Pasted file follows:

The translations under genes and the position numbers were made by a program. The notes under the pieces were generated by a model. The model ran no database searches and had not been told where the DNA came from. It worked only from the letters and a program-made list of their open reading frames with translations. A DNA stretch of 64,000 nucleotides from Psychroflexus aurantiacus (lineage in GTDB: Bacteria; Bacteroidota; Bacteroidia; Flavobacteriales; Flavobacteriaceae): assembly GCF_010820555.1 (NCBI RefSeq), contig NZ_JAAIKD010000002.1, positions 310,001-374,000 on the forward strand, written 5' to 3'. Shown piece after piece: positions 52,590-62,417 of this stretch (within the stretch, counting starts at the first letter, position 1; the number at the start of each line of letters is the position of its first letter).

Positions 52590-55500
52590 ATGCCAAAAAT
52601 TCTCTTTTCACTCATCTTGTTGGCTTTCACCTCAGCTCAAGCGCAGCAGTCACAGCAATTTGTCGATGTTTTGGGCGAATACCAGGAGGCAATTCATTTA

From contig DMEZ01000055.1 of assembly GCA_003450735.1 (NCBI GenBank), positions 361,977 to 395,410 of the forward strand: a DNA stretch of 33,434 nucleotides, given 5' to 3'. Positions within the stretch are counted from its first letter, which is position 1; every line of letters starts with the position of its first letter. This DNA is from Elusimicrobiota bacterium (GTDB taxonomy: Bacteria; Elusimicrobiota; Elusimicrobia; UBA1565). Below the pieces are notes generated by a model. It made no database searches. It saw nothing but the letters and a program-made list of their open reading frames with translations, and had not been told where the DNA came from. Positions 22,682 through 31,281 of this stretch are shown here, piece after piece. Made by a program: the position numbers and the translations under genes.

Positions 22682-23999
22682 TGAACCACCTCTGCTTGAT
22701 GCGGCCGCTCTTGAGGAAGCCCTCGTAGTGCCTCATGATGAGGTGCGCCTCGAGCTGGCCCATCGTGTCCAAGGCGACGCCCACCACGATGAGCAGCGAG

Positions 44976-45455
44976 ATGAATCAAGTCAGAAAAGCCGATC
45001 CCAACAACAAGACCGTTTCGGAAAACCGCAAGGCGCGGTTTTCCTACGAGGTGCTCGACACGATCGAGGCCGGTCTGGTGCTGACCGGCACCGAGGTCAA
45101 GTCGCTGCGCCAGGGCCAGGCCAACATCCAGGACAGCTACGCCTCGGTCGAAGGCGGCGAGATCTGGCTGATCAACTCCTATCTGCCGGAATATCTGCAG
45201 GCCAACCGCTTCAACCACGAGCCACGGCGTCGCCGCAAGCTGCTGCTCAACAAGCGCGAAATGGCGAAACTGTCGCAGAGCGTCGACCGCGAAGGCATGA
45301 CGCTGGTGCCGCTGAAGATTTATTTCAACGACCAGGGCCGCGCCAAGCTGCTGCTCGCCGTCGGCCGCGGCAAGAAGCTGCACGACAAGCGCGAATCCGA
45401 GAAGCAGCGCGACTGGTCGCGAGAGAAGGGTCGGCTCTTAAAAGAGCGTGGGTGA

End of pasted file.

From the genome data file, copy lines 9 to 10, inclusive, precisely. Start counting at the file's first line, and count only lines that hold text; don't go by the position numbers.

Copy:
Positions 44976-45455
44976 ATGAATCAAGTCAGAAAAGCCGATC